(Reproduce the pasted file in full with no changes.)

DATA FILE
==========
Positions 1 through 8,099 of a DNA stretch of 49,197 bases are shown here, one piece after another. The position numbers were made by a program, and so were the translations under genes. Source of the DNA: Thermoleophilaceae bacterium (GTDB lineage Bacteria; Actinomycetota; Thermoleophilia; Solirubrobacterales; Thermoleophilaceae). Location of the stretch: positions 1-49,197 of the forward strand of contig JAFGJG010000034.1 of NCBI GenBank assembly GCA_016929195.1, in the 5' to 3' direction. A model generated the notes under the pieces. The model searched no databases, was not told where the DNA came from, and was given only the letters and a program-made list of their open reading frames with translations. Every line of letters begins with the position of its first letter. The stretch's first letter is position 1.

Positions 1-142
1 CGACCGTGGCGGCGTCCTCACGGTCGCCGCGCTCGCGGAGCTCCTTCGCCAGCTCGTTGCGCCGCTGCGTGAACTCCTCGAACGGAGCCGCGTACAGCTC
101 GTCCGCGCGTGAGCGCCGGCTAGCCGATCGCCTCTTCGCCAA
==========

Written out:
Positions 1 through 8,099 of a DNA stretch of 49,197 bases are shown here, one piece after another. The position numbers were made by a program, and so were the translations under genes. Source of the DNA: Thermoleophilaceae bacterium (GTDB lineage Bacteria; Actinomycetota; Thermoleophilia; Solirubrobacterales; Thermoleophilaceae). Location of the stretch: positions 1-49,197 of the forward strand of contig JAFGJG010000034.1 of NCBI GenBank assembly GCA_016929195.1, in the 5' to 3' direction. A model generated the notes under the pieces. The model searched no databases, was not told where the DNA came from, and was given only the letters and a program-made list of their open reading frames with translations. Every line of letters begins with the position of its first letter. The stretch's first letter is position 1.

Positions 1-142
1 CGACCGTGGCGGCGTCCTCACGGTCGCCGCGCTCGCGGAGCTCCTTCGCCAGCTCGTTGCGCCGCTGCGTGAACTCCTCGAACGGAGCCGCGTACAGCTC
101 GTCCGCGCGTGAGCGCCGGCTAGCCGATCGCCTCTTCGCCAA